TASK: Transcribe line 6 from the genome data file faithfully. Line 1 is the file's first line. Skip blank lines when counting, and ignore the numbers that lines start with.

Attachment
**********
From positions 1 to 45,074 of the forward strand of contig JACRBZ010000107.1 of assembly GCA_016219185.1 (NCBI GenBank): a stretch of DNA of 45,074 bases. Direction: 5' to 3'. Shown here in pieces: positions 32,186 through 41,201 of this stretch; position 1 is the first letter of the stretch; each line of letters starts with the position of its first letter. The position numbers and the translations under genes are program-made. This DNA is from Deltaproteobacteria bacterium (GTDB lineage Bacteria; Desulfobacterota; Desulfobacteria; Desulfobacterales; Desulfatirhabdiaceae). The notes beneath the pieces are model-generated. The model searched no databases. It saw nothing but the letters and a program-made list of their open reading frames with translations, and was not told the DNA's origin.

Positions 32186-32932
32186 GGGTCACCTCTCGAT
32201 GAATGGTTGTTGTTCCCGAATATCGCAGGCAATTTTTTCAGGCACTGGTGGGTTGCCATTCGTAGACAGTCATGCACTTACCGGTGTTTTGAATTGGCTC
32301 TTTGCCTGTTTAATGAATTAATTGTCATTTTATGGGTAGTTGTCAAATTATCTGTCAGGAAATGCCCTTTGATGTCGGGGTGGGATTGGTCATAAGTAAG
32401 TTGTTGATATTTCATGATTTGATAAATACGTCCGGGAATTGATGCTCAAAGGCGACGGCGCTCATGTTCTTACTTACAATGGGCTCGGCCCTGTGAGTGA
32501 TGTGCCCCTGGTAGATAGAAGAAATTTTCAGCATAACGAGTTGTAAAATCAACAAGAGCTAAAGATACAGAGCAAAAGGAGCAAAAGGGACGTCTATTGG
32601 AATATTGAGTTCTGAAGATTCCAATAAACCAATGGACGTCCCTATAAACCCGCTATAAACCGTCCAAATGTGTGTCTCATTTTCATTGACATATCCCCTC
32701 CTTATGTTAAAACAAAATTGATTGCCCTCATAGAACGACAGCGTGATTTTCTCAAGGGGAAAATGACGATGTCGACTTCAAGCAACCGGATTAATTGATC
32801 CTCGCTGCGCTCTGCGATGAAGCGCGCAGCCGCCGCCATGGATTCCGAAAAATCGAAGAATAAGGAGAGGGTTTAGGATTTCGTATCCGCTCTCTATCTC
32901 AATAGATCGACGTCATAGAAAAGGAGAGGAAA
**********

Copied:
32401 TTGTTGATATTTCATGATTTGATAAATACGTCCGGGAATTGATGCTCAAAGGCGACGGCGCTCATGTTCTTACTTACAATGGGCTCGGCCCTGTGAGTGA